How Cache Sizes Affect Yields
When looking back at the K6-III, the yields were relatively low. This is partly due to the much larger die size (recall because of the massive number of transistors that 256kb of on-die L2 cache uses. "Backup" cache-lines can be added to allow the disabling of defective cache-lines in the cache, but AMD didn't use much, because adding additional backup cache-lines increases die size. So yields were relatively low, and to salvage totally defective L2 caches, AMD just disabled it, and sold it as a K6-2 if the core was fine.
Intel has taken a different approach with the P3 Coppermine. If one half of the cache is bad, but the other is fine, Intel just uses a laser to fuse the second half of the cache, and disable it. This saves the good part, and allows Intel to sell it as a Celeron. While they do this, they often just disable half of it anyway to get a Celeron to sell. This is actually cheaper than designing a chip with half the L2 cache, because Intel does not have to create different masks and such for another chip.
One would think that AMD would do with their Duron and Athlon the same as Intel does with their Celeron and P3 Coppermine. However, they did not. When disabling a section of the cache, it also cuts the associativity proportionally with the fraction that was disabled. Thus the Celeron is only 4-way associative while from the same core. This reduces hit rate, and that's not something that AMD was willing to do. Also, simply disabling a part of a cache merely to have a product another market isn't an efficient use of fabrication capacity. This is something that AMD has to deal with much more than Intel does, because AMD has only two fabs, while Intel has many more.
What this amounts to is that the Duron and the Thunderbird have different cache sizes, yet the same architecture, latencies, and associativities. AMD implements more redundant cache-lines than they did on their K6-III series, so yields are much higher, plus the sizes of the Thunderbird is about the same size as the K6-III due to the smaller process technology (with the Duron being about 20mm^2 smaller).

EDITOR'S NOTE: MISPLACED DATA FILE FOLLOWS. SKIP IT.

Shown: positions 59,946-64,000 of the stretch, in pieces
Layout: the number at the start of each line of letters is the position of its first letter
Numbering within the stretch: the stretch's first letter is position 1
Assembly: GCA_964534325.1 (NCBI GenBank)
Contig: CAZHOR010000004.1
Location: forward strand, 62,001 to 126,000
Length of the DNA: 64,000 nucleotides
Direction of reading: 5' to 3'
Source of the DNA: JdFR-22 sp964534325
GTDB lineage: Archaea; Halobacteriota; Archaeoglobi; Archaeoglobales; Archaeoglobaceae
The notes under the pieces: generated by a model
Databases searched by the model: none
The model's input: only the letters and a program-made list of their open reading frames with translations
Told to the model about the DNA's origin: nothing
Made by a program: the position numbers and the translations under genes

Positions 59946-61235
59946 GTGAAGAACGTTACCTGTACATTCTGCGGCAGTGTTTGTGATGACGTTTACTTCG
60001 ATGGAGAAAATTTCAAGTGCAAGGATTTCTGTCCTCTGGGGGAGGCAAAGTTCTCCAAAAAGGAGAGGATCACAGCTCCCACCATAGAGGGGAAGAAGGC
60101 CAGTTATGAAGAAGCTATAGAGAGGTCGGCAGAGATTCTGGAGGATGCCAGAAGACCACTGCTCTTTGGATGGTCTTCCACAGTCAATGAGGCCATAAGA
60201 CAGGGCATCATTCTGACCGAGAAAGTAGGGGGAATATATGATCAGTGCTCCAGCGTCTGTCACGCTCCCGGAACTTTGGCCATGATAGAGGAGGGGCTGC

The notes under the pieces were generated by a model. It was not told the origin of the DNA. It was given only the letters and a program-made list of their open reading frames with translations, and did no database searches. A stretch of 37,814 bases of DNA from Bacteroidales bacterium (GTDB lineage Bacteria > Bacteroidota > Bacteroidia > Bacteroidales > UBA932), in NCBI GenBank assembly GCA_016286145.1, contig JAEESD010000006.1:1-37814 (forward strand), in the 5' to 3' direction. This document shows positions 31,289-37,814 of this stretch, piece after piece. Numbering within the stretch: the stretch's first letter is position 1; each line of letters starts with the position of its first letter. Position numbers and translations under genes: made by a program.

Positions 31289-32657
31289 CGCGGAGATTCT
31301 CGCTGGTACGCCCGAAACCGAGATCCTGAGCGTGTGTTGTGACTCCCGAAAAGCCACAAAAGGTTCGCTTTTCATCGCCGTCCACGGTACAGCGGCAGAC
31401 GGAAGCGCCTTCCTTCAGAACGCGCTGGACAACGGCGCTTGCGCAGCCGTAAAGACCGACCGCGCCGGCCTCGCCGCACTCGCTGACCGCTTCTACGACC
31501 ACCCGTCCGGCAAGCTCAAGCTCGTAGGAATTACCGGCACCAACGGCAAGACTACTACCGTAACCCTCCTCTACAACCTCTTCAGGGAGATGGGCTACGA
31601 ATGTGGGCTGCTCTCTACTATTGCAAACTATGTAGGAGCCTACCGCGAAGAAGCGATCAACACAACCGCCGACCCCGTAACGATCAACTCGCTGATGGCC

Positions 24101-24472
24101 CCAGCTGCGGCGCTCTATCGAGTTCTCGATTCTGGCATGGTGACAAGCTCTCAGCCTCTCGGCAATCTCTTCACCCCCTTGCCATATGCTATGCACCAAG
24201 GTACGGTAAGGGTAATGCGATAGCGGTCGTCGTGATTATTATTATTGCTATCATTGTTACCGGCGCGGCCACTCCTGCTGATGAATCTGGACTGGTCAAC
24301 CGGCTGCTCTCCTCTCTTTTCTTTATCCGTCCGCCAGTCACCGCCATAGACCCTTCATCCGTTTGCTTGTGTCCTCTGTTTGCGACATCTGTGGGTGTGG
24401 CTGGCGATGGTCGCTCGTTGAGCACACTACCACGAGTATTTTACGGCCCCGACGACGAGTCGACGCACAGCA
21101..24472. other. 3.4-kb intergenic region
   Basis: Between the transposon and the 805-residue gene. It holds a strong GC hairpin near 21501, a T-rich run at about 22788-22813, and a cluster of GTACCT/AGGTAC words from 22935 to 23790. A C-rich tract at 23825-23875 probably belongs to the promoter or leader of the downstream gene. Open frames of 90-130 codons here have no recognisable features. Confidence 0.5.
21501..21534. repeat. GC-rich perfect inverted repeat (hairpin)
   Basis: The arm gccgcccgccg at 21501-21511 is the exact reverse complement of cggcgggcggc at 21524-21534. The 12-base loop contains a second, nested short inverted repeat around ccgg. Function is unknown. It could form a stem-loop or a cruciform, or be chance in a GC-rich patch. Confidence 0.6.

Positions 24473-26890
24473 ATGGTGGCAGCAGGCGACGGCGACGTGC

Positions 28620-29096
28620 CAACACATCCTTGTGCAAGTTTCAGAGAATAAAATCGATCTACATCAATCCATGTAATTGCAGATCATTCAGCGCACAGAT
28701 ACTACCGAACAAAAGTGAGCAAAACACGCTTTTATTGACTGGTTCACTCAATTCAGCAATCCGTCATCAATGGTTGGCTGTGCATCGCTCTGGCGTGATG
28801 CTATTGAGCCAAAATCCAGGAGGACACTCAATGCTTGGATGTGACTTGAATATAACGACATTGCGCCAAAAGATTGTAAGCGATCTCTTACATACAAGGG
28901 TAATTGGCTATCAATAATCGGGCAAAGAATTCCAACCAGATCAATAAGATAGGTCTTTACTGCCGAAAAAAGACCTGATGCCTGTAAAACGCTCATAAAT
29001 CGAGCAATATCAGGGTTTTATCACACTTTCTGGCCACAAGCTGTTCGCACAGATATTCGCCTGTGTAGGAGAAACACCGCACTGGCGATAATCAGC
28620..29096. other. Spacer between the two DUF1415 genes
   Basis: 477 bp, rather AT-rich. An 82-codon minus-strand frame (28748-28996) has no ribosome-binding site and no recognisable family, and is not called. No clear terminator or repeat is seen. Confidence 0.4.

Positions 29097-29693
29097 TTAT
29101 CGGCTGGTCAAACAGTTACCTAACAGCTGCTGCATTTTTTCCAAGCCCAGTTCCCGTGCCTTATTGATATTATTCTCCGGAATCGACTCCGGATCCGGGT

An Aside for What Might Have Been...
While the quote by Paul DeMone wasn't made with RISE (this company attempted to join the x86 PC world, but failed miserably) in mind, it is interesting to apply this concept to the mp6, their first x86 processor. The mp6 (which, interesting enough, has been introduced "for the first time" twice! [for reference, I read about that at JC's - http://www.jc-news.com/pc]) was introduced with a miserly 16kb of L1 cache. The last time that was found on an x86 processor was the original Pentium and the Cyrix 6x86. RISE did, however, have plans to add 256k of L2 cache on-die, and they even came out with a socket370 version (they had a GTL+ bus license from the manufacturer, as they run a fabless model) which never made it to market. The reason that this is so interesting, is because they followed Paul DeMone's statement about having a low latency L1, they got carried away as they didn't have the large and fast L2 cache to back it up.
The core of the mp6 (without going into the gory details, which can be found here and here) had the ability to execute many instructions at once (it had a fully pipelined FPU even before the Athlon came out). But it was stuck with its tiny L1 cache, which, though it had an incredibly low latency (1 cycle!!!), was supported only by whatever cache was on the motherboard until the second incarnation of the mp6, the mp6II, could come out with integrated L2. This is why they claimed their PR rating (yes, it used it...) scaled so well with the FSB: the FSB was also the speed at which the L2 cache operates at for socket 7 motherboards. If RISE had gotten the version out with L2 cache on-die, perhaps they would have had a very fast solution per clock, but alas, they did not, and they have been relegated to the appliance market (perhaps not a bad thing considering its growth potential) because of poor performance (see here).
PR rating and dismal cache architecture aside, it had another problem, namely the clock speed (which is indeed what necessitated the PR rating, must like AMD's K5 and Cyrix's 6x86 core derivatives). Given that it was bandwidth-starved, the addition of the L2 cache could have allowed it to continue to use the PR rating, but as it was, a small company often has great difficulty in getting odd bus speeds to become standard (look at Cyrix - they did it, but it took a while, and never truly became standard).